1. 1.
    Pina IL, Apstein CS, Balady GJ, Bellardinelli R, Chaitman B, Duscha BD, Fletcher BJ, Fleg JL, Myers JN, Sullivan MJ (2003) Exercise and heart failure: a statement from the American heart association committee on exercise, rehabilitation, and prevention. Circulation 107(8):1210–1225PubMedCrossRefGoogle Scholar
  2. 2.
    Myers J, Froelicher VF (1991) Hemodynamic determinants of exercise capacity in chronic heart failure. Ann Intern Med 115:377–386PubMedGoogle Scholar
  3. 3.
    Kitzman DW (2005) Exercise intolerance. Prog Cardiovasc Dis 47:367–379PubMedCrossRefGoogle Scholar
  4. 4.
    Drexler H, Coats AJS (1996) Explaining fatigue in congestive heart failure. Annu Rev Med 47:241–256PubMedCrossRefGoogle Scholar
  5. 5.
    Larsen AI, Dickstein K (2005) Exercise training in congestive heart failure. A review of the current status. Minerva Cardioangiol 53:275–286PubMedGoogle Scholar
  6. 6.
    Franklin BA (2005) Cardiovascular events associated with exercise. The risk-protection paradox. J Cardiopulm Rehabil 25:189–195PubMedCrossRefGoogle Scholar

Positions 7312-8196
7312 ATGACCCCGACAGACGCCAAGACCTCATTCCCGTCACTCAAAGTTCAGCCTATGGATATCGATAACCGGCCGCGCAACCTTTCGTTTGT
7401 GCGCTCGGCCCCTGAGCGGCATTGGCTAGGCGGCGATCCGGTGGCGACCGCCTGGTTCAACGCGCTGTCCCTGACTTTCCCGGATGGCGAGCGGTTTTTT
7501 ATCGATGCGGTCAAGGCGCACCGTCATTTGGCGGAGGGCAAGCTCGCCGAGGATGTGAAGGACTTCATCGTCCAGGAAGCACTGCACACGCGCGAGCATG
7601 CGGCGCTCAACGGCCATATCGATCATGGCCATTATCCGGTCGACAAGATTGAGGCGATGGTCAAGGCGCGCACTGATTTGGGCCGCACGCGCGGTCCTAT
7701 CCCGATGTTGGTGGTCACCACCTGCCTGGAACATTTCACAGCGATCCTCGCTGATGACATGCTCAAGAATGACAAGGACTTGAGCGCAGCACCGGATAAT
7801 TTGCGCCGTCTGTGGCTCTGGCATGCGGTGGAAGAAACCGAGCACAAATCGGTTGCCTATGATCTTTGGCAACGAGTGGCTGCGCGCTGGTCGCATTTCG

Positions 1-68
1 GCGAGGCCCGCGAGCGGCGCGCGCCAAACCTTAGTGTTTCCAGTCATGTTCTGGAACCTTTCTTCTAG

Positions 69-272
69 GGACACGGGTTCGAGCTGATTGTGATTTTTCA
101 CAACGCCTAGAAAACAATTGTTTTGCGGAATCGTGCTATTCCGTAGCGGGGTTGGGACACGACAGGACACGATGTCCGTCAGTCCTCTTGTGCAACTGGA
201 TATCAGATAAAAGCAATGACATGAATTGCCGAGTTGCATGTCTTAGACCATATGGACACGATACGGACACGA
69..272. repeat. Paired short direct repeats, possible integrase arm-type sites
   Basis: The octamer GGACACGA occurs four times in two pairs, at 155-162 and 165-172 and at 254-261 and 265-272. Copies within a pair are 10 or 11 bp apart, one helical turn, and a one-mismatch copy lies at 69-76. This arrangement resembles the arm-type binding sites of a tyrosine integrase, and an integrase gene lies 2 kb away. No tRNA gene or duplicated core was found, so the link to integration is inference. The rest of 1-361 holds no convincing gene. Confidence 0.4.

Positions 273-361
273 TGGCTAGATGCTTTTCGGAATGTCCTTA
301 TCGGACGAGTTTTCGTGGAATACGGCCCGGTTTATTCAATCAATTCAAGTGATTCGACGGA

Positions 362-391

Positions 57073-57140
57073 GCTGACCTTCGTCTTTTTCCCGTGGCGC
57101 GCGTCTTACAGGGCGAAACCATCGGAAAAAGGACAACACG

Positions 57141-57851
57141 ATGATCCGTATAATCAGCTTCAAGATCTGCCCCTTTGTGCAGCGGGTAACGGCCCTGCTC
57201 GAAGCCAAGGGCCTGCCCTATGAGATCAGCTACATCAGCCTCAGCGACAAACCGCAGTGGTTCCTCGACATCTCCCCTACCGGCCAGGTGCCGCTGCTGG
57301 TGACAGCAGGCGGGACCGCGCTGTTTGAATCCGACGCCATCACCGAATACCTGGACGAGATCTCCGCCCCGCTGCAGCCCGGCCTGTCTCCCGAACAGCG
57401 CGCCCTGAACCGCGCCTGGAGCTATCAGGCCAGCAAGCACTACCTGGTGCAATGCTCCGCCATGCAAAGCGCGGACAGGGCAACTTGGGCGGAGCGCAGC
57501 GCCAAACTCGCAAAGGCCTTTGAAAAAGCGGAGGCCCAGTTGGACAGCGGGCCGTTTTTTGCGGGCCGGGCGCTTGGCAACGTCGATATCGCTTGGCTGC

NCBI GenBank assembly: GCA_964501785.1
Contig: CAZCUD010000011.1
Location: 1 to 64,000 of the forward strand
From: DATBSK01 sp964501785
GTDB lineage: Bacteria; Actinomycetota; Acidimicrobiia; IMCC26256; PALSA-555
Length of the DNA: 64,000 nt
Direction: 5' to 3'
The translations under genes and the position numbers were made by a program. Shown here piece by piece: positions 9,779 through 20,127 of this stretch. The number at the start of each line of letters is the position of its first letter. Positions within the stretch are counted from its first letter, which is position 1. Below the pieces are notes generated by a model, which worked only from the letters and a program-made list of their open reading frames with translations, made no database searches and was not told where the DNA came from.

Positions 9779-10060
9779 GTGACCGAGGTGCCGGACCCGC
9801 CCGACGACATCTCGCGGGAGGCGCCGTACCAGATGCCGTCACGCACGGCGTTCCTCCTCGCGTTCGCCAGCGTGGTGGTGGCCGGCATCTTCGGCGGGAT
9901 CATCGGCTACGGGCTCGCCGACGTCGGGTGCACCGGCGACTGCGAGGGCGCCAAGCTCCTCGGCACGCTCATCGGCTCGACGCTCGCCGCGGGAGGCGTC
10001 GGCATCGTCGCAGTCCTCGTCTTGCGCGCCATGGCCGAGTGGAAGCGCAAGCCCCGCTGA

7. 7.
    Franklin BA (2003) Myocardial infarction. In: Durstine JL Moore GE (eds) ACSMs Exercise Management for Persons with Chronic Diseases and Disabilities, 2nd edn. Human Kinetics, Champaign pp 24–31Google Scholar
  8. 8.
    Myers JN, Brubaker PH (2003) Chronic Heart Failure. In: Durstine JL, Moore GE (eds) ACSMs exercise management for persons with chronic diseases and disabilities, 2nd edn. Human Kinetics, Champaign, pp 64–69Google Scholar
  9. 9.
    Haykowsky MJ, Ezekowitz JA, Armstrong PW (2004) Therapeutic exercise for individuals with heart failure: special attention to older women with heart failure. J Cardiac Fail 10:165–173CrossRefGoogle Scholar
  10. 10.
    Myers J, Salleh A, Buchanan N et al (1992) Ventilatory mechanisms of exercise intolerance in chronic heart failure. Am Heart J 124:710–729PubMedCrossRefGoogle Scholar
  11. 11.